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Sauk County group combats mental illness

October 3, 2018

A Sauk County advocacy group is working to raise awareness of mental health issues and the availability of local help.

The local affiliate of the National Alliance of Mental Illness is commemorating Mental Health Awareness Week with an event in Baraboo. Before speakers address current mental health challenges, Sauk County NAMI volunteers will promote the availability of a local support group and free volunteer training.

“There’s hope for recovery,” said Lorrie Wickus, president of the local affiliate.

Sauk County NAMI’s Awareness Day will start at 9 a.m. at Baraboo Arts Banquet Hall. A $1,000 grant from Culver’s is funding the event.

Joining Wickus and local pharmacist Dr. Ted Hall at the podium will be state Rep. Dave Considine, D-Baraboo, who serves on the Assembly’s mental health committee. Considine said there’s a limit to Wisconsin’s power to address a national epidemic, but he’d like to see the state bolster its roster of mental health care providers by doing a better job of keeping homegrown specialists in the state.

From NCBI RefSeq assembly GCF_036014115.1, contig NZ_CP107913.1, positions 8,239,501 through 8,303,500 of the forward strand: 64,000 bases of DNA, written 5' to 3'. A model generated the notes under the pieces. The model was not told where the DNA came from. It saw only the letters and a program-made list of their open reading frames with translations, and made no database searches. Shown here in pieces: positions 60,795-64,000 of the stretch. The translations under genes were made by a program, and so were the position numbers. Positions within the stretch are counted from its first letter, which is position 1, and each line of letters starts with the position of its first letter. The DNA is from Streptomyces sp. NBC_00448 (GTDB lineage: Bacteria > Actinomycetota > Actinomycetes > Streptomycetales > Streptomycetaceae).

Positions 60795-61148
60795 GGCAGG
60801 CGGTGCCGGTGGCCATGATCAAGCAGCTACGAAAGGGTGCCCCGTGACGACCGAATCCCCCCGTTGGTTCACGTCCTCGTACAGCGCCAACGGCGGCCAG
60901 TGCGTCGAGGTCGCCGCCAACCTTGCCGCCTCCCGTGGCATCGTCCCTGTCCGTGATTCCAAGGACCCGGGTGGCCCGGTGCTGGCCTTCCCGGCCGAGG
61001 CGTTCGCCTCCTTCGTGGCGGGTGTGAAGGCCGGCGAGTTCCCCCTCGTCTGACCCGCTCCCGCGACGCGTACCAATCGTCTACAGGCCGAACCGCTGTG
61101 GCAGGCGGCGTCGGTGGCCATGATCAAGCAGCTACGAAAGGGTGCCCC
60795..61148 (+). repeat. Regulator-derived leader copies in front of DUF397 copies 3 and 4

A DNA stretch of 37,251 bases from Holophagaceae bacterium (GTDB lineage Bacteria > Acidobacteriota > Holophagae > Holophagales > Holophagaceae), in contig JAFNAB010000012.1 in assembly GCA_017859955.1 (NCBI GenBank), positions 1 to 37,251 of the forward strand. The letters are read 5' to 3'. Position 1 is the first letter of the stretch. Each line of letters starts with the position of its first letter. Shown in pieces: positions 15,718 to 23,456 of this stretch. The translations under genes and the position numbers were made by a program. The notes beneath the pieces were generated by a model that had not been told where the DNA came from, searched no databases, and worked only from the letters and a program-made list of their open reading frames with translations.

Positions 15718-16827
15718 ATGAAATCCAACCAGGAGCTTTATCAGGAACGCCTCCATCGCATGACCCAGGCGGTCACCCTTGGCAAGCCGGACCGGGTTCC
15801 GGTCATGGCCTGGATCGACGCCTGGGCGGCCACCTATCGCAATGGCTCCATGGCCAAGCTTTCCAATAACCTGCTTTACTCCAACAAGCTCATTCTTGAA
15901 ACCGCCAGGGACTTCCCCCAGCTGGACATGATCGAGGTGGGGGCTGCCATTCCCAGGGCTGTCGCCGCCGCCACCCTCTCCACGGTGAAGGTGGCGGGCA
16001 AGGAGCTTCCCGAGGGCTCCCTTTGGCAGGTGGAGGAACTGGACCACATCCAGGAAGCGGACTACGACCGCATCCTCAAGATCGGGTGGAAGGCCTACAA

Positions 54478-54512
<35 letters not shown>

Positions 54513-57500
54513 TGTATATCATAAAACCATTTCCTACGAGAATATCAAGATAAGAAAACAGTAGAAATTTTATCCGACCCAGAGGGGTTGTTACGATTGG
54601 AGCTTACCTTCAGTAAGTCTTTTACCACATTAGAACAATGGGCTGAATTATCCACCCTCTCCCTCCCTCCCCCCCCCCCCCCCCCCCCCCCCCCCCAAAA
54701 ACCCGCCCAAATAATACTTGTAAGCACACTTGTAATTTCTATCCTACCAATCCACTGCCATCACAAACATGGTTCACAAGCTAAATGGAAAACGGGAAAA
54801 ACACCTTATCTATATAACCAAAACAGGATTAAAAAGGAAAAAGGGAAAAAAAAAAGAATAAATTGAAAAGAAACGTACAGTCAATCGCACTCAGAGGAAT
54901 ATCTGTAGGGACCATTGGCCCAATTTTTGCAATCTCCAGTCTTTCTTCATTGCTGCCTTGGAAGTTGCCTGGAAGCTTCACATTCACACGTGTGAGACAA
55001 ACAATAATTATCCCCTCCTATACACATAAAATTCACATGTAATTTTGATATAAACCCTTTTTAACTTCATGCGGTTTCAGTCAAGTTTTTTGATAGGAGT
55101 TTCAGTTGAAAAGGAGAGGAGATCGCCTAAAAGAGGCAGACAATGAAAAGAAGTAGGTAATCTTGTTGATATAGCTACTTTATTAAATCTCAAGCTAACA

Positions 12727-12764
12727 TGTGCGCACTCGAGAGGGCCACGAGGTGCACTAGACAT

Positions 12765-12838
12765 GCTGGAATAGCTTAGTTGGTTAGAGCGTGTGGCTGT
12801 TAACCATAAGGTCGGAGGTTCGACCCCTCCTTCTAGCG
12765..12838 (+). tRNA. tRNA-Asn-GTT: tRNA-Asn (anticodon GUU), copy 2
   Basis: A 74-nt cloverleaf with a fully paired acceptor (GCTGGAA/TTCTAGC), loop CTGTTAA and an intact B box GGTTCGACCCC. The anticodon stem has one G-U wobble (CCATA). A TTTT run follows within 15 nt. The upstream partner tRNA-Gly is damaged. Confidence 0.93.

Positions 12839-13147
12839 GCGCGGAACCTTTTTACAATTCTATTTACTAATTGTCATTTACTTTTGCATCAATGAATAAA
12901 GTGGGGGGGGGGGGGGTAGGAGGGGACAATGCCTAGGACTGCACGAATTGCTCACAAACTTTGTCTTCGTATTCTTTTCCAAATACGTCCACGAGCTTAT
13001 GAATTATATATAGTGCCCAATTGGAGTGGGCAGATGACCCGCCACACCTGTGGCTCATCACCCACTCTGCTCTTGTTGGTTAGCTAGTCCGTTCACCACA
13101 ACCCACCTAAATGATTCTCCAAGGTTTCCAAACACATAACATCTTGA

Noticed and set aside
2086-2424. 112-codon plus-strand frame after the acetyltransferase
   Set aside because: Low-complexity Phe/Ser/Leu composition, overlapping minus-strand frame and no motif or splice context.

Considine also said Wisconsin too often jails mentally ill residents rather than getting them help. “I think there are better services for them, cheaper services for them,” he said.

NAMI reports that as many as one in four families is affected by mental illness.

“It’s all over,” Wickus said. “It’s within our churches, our communities, our workplaces.”

While common, mental illness remains a taboo topic for some.

“There’s a big stigma out there still,” Wickus said. “People fear what they don’t understand. The more people understand it, the less stigma there will be.”

She got involved with NAMI because of family experiences. Sauk County’s affiliate meets monthly, hearing speakers’ personal stories. Its message: “You are not alone.”

“People feel hopeless,” said Considine, whose family also been touched by mental illness. Before becoming a legislator, he taught students with emotional and behavioral disorders at Baraboo’s middle school.

“I want to do as much as I can to fight mental illness,” he said, including supporting the local NAMI affiliate. “I’m really proud of the work they do.”

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